Australian govt buys Aboriginal Flag copyright for over US$14m

by BERNAMA / pic by AFP

CANBERRA – The Australian government has acquired the rights to the Aboriginal Flag, making it freely available for public use.

Australian Prime Minister Scott Morrison (picture) and Minister for Indigenous Australians Ken Wyatt on Tuesday announced the government acquired the copyright for the iconic flag from its designer Harold Thomas, reported Xinhua.

It means Australians can now use the flag design, which is divided horizontally into halves of black (top) and red (bottom) with a yellow circle in the centre, freely on clothing, for art, and at sporting events without seeking permission or paying a fee.

According to the Guardian Australia, the government paid more than AUS$20 million  (US$14.2 million) for the copyright.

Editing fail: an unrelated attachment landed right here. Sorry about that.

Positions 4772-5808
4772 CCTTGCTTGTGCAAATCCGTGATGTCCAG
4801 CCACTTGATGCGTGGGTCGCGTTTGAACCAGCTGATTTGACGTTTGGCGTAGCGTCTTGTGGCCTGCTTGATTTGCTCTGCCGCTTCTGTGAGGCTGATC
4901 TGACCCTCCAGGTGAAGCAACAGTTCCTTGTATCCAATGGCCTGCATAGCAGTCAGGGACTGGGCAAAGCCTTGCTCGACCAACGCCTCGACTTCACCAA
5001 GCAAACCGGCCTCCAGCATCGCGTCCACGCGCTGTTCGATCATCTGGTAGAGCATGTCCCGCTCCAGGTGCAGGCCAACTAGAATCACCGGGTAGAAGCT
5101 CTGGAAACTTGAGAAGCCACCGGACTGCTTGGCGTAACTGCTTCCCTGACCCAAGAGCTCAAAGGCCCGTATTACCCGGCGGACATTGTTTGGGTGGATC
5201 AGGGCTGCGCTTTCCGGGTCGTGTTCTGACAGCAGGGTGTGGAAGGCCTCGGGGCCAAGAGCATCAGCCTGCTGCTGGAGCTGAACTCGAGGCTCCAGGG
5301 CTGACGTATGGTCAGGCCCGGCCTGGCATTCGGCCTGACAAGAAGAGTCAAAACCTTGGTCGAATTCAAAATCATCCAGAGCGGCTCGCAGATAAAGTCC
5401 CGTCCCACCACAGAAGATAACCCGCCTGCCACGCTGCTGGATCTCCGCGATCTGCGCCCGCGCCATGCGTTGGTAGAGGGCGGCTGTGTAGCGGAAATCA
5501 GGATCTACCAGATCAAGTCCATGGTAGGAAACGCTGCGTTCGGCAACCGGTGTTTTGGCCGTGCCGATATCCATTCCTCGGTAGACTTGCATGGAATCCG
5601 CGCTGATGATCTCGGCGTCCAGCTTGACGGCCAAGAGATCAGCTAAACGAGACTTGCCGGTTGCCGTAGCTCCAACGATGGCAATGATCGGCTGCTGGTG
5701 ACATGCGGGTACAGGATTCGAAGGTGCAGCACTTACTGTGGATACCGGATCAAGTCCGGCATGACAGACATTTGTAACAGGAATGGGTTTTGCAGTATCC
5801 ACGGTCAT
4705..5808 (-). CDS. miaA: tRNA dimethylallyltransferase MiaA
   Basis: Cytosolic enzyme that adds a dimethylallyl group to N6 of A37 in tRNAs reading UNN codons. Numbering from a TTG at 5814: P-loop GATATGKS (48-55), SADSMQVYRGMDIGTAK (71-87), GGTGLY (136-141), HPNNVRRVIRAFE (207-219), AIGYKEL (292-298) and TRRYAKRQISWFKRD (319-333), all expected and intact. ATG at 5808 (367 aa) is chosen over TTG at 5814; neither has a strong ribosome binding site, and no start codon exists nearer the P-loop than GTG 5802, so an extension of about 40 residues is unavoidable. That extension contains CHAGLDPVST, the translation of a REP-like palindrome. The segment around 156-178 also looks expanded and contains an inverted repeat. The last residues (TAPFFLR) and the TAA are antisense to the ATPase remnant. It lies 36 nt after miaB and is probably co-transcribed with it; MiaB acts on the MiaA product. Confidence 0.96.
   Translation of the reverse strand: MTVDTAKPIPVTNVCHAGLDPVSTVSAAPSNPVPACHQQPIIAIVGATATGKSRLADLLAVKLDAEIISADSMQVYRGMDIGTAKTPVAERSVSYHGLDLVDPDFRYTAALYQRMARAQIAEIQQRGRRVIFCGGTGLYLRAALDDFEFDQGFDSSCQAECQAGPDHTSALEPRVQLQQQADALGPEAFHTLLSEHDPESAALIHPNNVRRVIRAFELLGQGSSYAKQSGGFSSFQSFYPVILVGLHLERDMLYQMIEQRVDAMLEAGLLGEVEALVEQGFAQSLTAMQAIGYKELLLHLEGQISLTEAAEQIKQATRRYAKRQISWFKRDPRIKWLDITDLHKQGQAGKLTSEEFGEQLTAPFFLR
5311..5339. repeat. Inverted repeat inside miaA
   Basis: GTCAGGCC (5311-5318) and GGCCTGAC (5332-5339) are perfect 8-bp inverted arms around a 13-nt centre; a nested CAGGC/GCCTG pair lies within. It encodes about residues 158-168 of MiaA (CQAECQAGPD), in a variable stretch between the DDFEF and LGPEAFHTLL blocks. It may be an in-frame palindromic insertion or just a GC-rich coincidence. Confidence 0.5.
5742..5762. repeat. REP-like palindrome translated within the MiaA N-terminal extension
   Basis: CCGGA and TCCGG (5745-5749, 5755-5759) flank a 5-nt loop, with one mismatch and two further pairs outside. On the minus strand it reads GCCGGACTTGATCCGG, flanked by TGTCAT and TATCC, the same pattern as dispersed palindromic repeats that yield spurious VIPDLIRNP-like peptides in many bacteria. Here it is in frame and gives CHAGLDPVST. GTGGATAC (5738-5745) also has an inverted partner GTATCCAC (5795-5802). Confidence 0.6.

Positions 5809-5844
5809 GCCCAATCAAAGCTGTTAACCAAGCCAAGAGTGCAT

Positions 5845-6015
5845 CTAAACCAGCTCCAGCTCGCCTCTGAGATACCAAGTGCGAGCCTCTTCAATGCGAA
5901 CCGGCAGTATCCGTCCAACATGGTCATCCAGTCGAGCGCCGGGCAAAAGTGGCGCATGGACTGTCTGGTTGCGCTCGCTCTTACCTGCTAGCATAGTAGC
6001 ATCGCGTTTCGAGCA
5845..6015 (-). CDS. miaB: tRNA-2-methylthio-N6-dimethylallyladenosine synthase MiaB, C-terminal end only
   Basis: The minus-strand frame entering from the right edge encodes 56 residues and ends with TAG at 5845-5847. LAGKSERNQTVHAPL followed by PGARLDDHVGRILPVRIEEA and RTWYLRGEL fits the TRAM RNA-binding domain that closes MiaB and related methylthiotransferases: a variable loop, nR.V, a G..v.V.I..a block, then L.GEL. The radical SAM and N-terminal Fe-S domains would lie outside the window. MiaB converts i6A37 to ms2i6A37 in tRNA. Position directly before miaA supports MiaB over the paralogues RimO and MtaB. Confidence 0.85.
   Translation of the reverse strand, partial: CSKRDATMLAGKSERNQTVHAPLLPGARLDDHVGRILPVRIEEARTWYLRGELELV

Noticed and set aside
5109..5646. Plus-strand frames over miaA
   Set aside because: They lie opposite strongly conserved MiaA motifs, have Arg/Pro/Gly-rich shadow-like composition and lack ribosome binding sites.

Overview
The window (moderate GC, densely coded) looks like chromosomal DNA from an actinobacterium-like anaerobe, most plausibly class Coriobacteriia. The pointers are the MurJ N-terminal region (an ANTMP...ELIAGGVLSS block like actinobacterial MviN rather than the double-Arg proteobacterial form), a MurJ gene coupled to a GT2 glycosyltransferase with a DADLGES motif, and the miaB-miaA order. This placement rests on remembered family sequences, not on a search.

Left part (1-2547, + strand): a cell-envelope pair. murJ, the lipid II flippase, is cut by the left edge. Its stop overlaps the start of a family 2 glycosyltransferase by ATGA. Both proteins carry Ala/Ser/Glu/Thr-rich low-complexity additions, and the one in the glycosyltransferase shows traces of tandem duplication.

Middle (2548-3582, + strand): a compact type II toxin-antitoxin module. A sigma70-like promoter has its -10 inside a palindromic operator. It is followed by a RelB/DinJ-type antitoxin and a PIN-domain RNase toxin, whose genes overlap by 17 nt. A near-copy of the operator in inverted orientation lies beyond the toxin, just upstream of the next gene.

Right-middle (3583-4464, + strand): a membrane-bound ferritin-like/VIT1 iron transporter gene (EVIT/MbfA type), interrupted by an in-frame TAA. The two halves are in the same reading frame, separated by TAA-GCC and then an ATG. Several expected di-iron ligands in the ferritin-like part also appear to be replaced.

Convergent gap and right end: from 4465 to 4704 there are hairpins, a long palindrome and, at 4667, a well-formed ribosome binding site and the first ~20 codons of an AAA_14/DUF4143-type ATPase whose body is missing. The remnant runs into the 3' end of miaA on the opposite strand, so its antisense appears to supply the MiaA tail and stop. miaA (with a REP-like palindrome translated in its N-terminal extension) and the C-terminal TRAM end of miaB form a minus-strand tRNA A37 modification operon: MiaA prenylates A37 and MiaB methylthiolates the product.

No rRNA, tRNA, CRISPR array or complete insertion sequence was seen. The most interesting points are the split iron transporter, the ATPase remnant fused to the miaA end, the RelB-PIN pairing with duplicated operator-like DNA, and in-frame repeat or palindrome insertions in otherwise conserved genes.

Wyatt said the flag now belonged to Australians.

“The Aboriginal Flag is an enduring symbol close to the heart of Aboriginal people,” he said in a joint statement with Morrison.

“In reaching this agreement to resolve the copyright issues, all Australians can freely display and use the flag to celebrate Indigenous culture.”

The flag designer Thomas has indicated that he intends to use AUS$2 million (US$1.4 million) to establish an Australian Aboriginal Flag Legacy not-for-profit to make periodic disbursements aligned with the interests of Aboriginal Australians and the flag.

“I am grateful that my art is appreciated by so many, and that it has come to represent something so powerful to so many,”  Thomas said.

“The flag represents the timeless history of our land and our people’s time on it.”

Morrison said the flag would be managed in a similar manner to the national flag whereby it “must be presented in a respectful and dignified way”.